Hyperlocal news about Melbourne's first suburb: Fitzroy 3065

Fitzroy franchise successes


Some readers respond negatively to my criticisms of some businesses, and don’t seem to notice when I write positive things about businesses. I don’t have a negative view of business as such, though I am opposed to excessive consumption, the greedy capitalist mentality that drives it, and the unethical behaviour of some business owners. Today I’d like to focus on the positive achievements of two Fitzroy businesses: San Churro and Trampoline.

San Churro opened on Brunswick St in 2006 and was part of the chocolate cafe revolution in Melbourne. It has now franchised around Australia and has also opened a shop in Korea this year.

Reviewed by Jenius, Caf report, Cook almost anything, Where’s the beef, Eaterati, Eat like a cow and many others, San Churro seems to have survived increases in competition in Fitzroy (hot chocolate from Gertrude St Enoteca and Shocolate, and churros from Juanita’s and Añada).

Trampoline gelato opened on Brunswick St in 2004 and expanded locally then interstate to Queensland in 2009 and Darwin in 2010.

Reviewed by Whiff and a sip and Two kg, Trampoline on Brunswick St is busy even when other icecream shops nearby are not. It surprises me that icecream is not reviewed more. I think a blog that specialised in icecream reviews would be a hit.

Fitzroy is a place of commercial experimentation as much as artistic and cultural experimentation. Many commercial ventures fail, but some are very successful. It partially because we, the residents of (and visitors to) Fitzroy, have responded positively to these commercial experiments that these businesses have been so successful.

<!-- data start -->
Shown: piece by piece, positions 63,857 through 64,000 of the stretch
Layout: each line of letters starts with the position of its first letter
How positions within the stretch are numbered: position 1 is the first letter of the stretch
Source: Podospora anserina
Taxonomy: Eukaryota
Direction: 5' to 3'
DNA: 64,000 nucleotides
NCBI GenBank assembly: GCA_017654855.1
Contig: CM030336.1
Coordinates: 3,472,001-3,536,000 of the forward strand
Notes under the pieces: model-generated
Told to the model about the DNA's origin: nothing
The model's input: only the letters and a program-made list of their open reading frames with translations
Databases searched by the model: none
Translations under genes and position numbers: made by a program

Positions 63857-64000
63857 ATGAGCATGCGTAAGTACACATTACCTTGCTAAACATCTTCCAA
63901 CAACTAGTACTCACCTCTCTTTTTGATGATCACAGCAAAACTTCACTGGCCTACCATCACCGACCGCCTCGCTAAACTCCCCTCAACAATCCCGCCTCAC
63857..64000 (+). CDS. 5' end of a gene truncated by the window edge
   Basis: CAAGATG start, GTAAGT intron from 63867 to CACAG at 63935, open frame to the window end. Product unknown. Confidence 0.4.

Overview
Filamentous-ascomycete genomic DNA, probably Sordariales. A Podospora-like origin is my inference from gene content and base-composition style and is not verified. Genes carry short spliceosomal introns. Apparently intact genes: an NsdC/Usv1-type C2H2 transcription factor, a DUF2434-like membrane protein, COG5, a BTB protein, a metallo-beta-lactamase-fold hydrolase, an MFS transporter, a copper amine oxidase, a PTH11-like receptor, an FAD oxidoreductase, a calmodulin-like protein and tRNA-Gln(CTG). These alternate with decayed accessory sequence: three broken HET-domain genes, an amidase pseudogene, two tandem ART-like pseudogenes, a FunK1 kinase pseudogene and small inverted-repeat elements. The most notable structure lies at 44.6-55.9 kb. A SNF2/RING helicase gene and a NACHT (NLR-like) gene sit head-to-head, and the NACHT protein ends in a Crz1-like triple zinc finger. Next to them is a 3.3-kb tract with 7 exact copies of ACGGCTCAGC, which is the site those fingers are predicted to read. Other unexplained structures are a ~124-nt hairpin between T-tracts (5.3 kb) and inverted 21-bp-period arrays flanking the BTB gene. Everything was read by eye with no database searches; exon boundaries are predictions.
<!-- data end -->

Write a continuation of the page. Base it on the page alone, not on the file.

Before anyone leaps into criticising me for endorsing franchises, when I have previously stated that I generally avoid food from chain businesses, it should be obvious that when San Churro and Trampoline were new they were unique shops, not franchises, and I patronised them accordingly.


  1. I’m interested in hearing why the Swanston St Trampoline franchise closed down…

  2. I dislike multinational franchises like McDonald’s, which serve cheap, shitty food and contribute very little to the communities in which they operate, but I actually think the recent boom of local “high-end” fast food franchises in Melbourne (Grill’d, Lord of the Fries, Crust) is generally a good thing — builds local jobs and economies, they generally use (an often spruik) local products and ingredients (Trampoline boast making everything from their own dairy in Gippsland, Lord of the Fries sell cookies and brownies from a local one-woman baking business and pies and sausage rolls from Preston’s La Panella bakers [which is run by a cult, but it’s a friendly cult]), generally have a much higher focus on nutrition and quality (Grill’d and Urban Burger offer wholemeal and gluten free buns and low-fat meat, Fritz Gelato sell organic, low-fat ice cream), and are often supporters and drivers of community programs.

    I’ve just moved to the US, which has seen a similar trend. Here in Portland, I’ve seen more of the local chain Burgerville — which only uses local, sustainable, seasonal food — than Maccas, and more Laughing Planet</a< Mexican — huge on sustainable, local, nutrition and recycling — than Taco Bells. Locals probably wouldn't rate it as the BEST food in the city, but they seem to look upon the businesses favourably. Hell, one of the best coffee shops here (and in the country) is a chain, and even most Melbourne third wave coffee snob baristas would tell you that’s a really good thing.

    I guess it’s all a question of scale and how the businesses are run, though — Baker’s Delight and Gloria Jeans were probably “local businesses made good” at one point, too, but I wouldn’t be cheering if either opened in Fitzroy/Collingwood… I suppose I would still rather see them than a Krispy Kreme or Starbucks, though.

Leave a Reply

Required fields are marked *.

You own the copyright of your comment. By submitting your comment you grant this site a perpetual license to reproduce your words and name/web site in attribution.